Moreover, the Knights have, in fact, paid their dues, albeit it in a different fashion. Cast aside by former teams, left vulnerable in the draft, each Knight, and even the coaches, have individually paid their dues. Most have bounced around various leagues and teams and spent considerable time riding the bench.

Heck, even head coach Gerard “Turk” Gallant was literally left to hail a cab after the Florida Panthers dumped him off the team bus. General manager George McPhee, who played an integral part in putting together the team, came to the Golden Knights after being dismissed by the Knights’ Stanley Cup Final rivals.

This is my team’s chance to create history, to do the impossible.

On a more serious note, the Knights are playing for something more special, more important than what the Caps hope to achieve. The Knights have played a key role in helping a city recover from an unspeakable horror.

I was at a concert on the Strip on Sept. 30, the night before a gunman killed 58 concertgoers there. In fact, I was on the Strip just a few hours before shots were fired into a crowd from the Mandalay Bay Resort and Casino. Virtually every Las Vegan has a story like mine. They were there, their child was a few blocks away, their friend was killed.

Golden Knights players have the same stories. Several of them were on the Strip, having dinner. And while people were being rushed to hospitals, residents of Vegas responded. Blood banks turned people away from eight-hour-long lines. Food and water donations created towers in front of emergency response tents.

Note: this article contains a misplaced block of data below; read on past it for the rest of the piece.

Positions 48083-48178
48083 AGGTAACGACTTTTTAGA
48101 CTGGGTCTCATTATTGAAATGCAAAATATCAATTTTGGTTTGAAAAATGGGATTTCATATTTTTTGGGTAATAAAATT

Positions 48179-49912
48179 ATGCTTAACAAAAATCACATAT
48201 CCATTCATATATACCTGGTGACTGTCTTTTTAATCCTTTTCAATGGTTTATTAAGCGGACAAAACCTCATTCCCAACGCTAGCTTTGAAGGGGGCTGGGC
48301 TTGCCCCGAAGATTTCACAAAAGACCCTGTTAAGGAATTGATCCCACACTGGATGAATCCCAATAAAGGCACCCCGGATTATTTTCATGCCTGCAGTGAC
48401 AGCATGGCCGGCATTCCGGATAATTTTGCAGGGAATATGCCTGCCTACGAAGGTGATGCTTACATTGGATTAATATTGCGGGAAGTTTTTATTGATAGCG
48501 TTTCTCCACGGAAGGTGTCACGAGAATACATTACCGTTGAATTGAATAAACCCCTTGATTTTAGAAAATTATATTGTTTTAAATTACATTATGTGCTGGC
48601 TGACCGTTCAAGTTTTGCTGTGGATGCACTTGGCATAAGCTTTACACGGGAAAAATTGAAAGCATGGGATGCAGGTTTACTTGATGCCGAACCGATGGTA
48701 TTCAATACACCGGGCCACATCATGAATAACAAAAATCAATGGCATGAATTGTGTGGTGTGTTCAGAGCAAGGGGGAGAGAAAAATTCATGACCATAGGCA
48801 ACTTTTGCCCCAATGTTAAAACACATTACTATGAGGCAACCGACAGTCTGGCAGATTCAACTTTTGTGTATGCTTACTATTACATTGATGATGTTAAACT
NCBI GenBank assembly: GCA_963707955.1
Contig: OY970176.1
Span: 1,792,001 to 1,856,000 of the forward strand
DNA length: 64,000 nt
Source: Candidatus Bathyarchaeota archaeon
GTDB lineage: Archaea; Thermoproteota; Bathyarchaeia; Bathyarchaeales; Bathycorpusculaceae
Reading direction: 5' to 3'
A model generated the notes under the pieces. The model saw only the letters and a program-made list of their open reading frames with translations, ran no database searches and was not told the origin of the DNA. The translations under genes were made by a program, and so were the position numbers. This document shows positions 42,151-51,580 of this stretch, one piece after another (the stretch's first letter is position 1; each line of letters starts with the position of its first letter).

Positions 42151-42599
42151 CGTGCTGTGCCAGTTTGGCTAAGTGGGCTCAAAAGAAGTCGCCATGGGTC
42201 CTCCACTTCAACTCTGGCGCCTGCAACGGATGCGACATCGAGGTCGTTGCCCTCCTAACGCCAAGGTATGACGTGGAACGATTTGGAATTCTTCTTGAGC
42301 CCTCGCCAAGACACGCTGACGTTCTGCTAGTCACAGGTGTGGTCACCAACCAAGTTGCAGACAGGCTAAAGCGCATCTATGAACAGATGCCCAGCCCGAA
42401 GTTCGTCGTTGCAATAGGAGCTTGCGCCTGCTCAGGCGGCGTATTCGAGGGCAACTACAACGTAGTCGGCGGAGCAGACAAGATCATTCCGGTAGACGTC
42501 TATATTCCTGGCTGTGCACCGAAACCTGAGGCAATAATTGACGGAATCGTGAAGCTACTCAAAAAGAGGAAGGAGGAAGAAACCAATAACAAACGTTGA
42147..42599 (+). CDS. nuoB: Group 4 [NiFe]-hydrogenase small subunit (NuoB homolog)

And the Golden Knights were there.

The self-proclaimed “Golden Misfits,” a team of castaways, brought together this city of castaways. They played a key role in helping this community heal after the worst mass shooting in modern history.

To tell the story of this team without including the tragedy of that day and the way the team brought the city together would be to ignore a fundamental piece of the team’s history. It’s what solidified the bond between the team and the city of Las Vegas.

Every team deserves the chance, at least once, to hoist the Cup. Yes, the Caps deserve that chance, and they’ve more than earned that chance. But no team is playing for more this year than the Vegas Golden Knights.

Why not now? There’s no redo for this kind of story.

Jeralyn Darling can be reached, after screaming her head off tonight in T-Mobile Arena, at jdarling@vnews.com.